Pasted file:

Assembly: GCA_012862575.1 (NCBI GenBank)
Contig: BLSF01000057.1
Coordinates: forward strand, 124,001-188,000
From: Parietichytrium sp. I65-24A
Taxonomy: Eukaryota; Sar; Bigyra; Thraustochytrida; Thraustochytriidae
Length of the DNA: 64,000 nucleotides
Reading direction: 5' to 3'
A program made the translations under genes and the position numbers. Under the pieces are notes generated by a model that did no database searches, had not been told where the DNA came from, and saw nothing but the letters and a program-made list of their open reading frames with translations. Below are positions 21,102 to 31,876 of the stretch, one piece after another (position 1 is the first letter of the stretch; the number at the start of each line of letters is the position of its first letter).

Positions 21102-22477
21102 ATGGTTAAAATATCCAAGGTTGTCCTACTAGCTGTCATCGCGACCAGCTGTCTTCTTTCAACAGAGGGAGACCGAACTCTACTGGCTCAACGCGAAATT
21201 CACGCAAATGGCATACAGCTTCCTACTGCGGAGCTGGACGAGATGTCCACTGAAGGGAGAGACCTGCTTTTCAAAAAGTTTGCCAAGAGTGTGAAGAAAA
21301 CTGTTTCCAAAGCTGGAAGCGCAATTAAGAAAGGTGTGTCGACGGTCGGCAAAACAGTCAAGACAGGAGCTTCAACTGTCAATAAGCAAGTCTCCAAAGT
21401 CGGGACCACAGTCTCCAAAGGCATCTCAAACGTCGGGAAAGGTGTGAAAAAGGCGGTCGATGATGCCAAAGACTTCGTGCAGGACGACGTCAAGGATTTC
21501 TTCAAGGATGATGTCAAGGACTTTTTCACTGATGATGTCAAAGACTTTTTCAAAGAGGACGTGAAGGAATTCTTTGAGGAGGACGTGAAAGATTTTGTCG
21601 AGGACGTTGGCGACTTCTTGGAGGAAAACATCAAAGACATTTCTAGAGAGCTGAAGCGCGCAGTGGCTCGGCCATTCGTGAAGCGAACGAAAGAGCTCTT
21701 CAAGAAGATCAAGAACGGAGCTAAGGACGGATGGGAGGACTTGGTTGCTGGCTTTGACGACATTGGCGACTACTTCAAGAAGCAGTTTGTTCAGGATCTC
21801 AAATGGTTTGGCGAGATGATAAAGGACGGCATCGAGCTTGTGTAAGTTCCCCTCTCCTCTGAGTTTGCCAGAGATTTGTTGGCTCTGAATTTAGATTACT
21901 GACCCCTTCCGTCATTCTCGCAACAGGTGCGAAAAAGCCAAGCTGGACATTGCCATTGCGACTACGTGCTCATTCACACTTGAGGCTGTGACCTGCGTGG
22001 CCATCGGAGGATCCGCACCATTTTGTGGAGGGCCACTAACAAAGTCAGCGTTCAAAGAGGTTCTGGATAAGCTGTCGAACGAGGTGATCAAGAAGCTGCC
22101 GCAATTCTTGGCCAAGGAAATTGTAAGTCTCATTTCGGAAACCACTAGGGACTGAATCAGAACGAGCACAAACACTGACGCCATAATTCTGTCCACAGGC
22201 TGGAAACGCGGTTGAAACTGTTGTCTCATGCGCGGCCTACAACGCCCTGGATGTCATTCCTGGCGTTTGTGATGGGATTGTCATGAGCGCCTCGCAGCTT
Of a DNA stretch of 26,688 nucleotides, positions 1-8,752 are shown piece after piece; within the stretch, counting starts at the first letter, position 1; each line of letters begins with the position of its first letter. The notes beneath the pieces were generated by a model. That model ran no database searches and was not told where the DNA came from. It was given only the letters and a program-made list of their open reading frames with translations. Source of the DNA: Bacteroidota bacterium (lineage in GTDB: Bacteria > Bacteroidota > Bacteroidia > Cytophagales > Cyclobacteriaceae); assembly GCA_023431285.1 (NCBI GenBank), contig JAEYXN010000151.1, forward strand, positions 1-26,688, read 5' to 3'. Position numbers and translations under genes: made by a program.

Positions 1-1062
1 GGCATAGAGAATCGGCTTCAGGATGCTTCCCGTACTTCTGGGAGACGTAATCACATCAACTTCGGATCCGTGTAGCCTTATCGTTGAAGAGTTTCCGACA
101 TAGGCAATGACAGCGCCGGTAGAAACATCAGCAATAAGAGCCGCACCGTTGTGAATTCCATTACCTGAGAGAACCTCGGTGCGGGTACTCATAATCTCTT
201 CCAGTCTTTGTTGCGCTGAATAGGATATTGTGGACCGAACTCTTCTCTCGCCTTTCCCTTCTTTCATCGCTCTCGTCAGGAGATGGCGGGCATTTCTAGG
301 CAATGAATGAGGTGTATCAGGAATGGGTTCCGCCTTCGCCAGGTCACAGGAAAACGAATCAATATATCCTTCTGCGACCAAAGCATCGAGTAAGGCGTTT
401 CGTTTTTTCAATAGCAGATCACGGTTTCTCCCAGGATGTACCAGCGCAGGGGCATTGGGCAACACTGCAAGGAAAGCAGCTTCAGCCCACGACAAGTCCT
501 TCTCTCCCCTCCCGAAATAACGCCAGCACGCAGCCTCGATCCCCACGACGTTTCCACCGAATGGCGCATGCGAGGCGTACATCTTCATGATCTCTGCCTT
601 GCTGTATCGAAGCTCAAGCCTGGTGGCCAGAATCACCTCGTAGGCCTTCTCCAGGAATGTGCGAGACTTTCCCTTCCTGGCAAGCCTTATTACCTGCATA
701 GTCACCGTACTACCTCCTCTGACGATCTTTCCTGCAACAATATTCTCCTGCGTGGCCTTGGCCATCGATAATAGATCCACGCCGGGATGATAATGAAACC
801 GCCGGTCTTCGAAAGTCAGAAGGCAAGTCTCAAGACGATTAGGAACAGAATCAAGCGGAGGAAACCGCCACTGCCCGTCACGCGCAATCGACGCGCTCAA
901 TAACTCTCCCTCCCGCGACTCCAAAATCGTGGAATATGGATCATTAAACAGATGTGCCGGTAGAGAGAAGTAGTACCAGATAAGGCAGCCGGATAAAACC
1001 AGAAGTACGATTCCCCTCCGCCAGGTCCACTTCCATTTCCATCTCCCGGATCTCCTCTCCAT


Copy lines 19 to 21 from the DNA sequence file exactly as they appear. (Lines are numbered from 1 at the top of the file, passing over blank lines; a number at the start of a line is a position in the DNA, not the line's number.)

22001 CCATCGGAGGATCCGCACCATTTTGTGGAGGGCCACTAACAAAGTCAGCGTTCAAAGAGGTTCTGGATAAGCTGTCGAACGAGGTGATCAAGAAGCTGCC
22101 GCAATTCTTGGCCAAGGAAATTGTAAGTCTCATTTCGGAAACCACTAGGGACTGAATCAGAACGAGCACAAACACTGACGCCATAATTCTGTCCACAGGC
22201 TGGAAACGCGGTTGAAACTGTTGTCTCATGCGCGGCCTACAACGCCCTGGATGTCATTCCTGGCGTTTGTGATGGGATTGTCATGAGCGCCTCGCAGCTT